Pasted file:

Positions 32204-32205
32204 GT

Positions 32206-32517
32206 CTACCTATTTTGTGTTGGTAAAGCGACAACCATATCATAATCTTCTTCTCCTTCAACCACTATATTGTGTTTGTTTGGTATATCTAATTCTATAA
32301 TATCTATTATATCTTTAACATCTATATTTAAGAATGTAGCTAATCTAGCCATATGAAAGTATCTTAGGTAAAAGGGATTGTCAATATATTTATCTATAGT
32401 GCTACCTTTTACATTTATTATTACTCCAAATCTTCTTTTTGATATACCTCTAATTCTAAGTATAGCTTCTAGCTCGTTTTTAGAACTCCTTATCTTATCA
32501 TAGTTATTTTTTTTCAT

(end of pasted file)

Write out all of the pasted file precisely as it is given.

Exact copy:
Positions 32204-32205
32204 GT

Positions 32206-32517
32206 CTACCTATTTTGTGTTGGTAAAGCGACAACCATATCATAATCTTCTTCTCCTTCAACCACTATATTGTGTTTGTTTGGTATATCTAATTCTATAA
32301 TATCTATTATATCTTTAACATCTATATTTAAGAATGTAGCTAATCTAGCCATATGAAAGTATCTTAGGTAAAAGGGATTGTCAATATATTTATCTATAGT
32401 GCTACCTTTTACATTTATTATTACTCCAAATCTTCTTTTTGATATACCTCTAATTCTAAGTATAGCTTCTAGCTCGTTTTTAGAACTCCTTATCTTATCA
32501 TAGTTATTTTTTTTCAT